We at Northeast Dermatology Associates specialize in the recognition and treatment of skin malignancies including Mohs micrographic surgery performed by David Goldminz, M.D., and Renata Prado, M.D., our board certified Mohs surgeons. This is a highly specialized procedure for the total removal of skin cancers under microscopic control. The procedure is named in honor of the physician who first developed this technique approximately 50 years ago, Dr. Frederick Mohs, Professor of Surgery at the University of Wisconsin. Removal of certain types of cancer under microscopic control results in the smallest possible wound and highest cure.
Although the concept of Mohs micrographic surgery was developed over 50 years ago, relatively few dermatologists were trained in its use until recently. Only in the last few years has the technique become widely available throughout the country.
Mohs micrographic surgery is now universally recognized as a precise method for treating skin cancers. It is especially effective in cancers of the face and other sensitive areas, because it can eliminate virtually all the cancer cells while causing minimal damage to the surrounding normal skin.
Mohs micrographic surgery is also ideal for the removal of recurrent skin cancers—tumors that reappear after treatment and can plague a patient repeatedly. While skin cancers are easily visible to the patient, individual cancer cells are microscopic and any cells left behind can cause the tumor to reappear. The tumor may spread beyond its obvious external margins, with "nests" of cells growing in unpredictable areas. With the Mohs technique, all tumor nests can be identified and removed with a high degree of accuracy, so that extremely high cure rates, as high as 95 per cent, are possible even when the cancer is recurrent.
A dermatologist is best trained to determine when this technique should be used rather than the other effective procedures also available for treating skin cancer.
Mohs micrographic surgery may be called Mohs surgery, chemosurgery, microscopically controlled surgery or histographic surgery—but they are all the same. In the years since Dr. Mohs pioneered the procedure, many technical improvements and refinements have contributed to make micrographic surgery a safe and highly effective means of treating skin malignancies.
The main difference between micrographic surgery and other methods of removing skin lesions is microscopic control. In Mohs surgery multiple thin, horizontal layers of the cancer are removed. The surgical removal proceeds along a grid pattern, with each layer carefully identified and "mapped" by the surgeon so that its exact location can be pinpointed on the cancer site. Every layer of tissue removed is inspected under the microscope for evidence of cancer cells. As long as cancer cells are seen anywhere within the specimen, the surgeon continues to remove the diseased tissue until none are present.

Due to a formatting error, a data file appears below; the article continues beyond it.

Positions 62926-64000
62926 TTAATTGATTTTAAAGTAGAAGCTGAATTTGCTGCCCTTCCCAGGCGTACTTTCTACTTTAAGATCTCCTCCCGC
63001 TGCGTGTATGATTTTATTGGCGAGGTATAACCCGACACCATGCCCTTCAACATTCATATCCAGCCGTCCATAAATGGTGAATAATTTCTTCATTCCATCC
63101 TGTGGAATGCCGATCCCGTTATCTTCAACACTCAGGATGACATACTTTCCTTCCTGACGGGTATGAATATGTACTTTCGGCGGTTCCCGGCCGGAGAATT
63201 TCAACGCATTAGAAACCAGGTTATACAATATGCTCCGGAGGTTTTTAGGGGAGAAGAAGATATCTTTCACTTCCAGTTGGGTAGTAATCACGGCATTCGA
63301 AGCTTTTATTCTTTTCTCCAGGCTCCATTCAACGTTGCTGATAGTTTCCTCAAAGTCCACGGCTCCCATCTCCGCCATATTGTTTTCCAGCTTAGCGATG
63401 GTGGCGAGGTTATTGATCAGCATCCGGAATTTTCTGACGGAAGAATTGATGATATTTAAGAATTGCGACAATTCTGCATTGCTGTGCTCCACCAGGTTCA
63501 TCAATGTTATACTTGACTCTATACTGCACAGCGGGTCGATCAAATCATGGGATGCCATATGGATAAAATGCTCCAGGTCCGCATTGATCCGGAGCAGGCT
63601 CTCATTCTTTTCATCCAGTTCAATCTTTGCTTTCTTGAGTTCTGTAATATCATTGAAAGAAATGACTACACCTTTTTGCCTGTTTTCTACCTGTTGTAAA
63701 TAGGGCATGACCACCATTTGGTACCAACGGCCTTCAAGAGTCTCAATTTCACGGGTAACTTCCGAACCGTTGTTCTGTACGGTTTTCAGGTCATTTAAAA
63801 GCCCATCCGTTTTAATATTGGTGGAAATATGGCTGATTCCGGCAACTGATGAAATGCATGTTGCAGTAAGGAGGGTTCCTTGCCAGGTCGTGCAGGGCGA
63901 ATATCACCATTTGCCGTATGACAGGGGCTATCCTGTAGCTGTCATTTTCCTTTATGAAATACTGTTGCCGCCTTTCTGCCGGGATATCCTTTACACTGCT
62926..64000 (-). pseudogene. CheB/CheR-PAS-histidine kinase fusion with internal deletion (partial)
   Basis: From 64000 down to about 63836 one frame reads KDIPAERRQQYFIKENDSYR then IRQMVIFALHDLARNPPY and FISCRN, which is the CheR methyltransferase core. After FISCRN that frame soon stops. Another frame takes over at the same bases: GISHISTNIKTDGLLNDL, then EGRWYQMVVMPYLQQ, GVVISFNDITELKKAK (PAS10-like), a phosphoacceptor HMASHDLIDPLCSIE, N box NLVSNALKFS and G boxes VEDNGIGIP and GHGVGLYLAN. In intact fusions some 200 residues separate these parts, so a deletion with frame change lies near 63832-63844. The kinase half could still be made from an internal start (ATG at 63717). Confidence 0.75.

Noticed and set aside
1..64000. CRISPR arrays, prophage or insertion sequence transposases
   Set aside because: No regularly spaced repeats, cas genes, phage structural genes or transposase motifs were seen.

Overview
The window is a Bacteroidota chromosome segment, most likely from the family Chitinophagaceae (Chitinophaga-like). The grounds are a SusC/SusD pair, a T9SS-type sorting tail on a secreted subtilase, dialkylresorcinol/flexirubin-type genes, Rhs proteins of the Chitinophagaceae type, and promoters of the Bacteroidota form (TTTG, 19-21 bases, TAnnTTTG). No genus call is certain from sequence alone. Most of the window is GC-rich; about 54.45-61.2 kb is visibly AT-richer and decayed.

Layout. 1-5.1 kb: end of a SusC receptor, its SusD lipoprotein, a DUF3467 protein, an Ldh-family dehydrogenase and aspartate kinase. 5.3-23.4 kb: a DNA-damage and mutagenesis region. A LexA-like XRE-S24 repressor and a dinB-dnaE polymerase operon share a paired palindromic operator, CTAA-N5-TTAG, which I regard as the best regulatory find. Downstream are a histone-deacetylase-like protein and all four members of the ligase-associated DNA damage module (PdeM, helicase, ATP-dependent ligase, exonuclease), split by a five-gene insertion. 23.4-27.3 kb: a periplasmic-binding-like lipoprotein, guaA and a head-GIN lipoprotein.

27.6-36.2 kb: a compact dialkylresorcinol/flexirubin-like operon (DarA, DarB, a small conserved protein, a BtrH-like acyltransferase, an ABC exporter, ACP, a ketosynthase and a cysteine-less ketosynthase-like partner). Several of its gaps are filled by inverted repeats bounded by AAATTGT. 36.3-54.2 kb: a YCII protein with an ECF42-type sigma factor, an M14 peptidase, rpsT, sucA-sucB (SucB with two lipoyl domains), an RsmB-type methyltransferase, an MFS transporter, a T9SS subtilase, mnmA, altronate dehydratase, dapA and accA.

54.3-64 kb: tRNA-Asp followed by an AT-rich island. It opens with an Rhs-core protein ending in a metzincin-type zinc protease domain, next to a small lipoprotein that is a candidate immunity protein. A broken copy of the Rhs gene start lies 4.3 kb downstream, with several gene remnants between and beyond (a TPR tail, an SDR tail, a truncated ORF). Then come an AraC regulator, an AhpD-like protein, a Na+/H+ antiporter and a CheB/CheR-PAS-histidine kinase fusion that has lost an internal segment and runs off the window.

Because each layer is examined microscopically, dermatologists can be reasonably certain that all the cancer has been eradicated and that no tumor nests are left behind. In addition, only the cancerous tissue is removed, saving as much normal skin as possible.
Mohs micrographic surgery is commonly performed on an outpatient basis with a local anesthetic administered to the area around the tumor. Surgery usually begins early in the morning and is finished the same day unless the tumor is extensive.
Layer-by-layer removal, laboratory preparation and examination under the microscope are painstaking and require great precision. They are also time consuming. If more than one session is needed to remove all signs of a tumor, a dressing is applied. Once the area is declared cancer-free, your surgeon will discuss the options of wound healing or reconstructive surgery.
Periodic visits to your dermatologist are recommended to check on your progress and spot any possible cancer recurrence as soon as possible. One of five patients with one skin cancer will develop another within five years, so follow-up is extremely important for early detection of any new lesions.
Cure rates for skin cancer after treatment with Mohs micrographic surgery are as high as 95 percent.
The technique produces the smallest possible wound in the removal of any given tumor. The smaller the wound, the greater the chances for a good cosmetic result after the wound has completely healed. This is particularly important on the face, where a good appearance after surgery is of concern to the patient.
An overwhelming majority of tumors can be totally removed in one treatment session, due to the preciseness of the surgery and microscopic inspection.
While the Mohs surgery is a technically demanding procedure, it is also a highly cost-effective, because fewer return visits to the dermatologist's office are needed for treatment of a recurring lesion.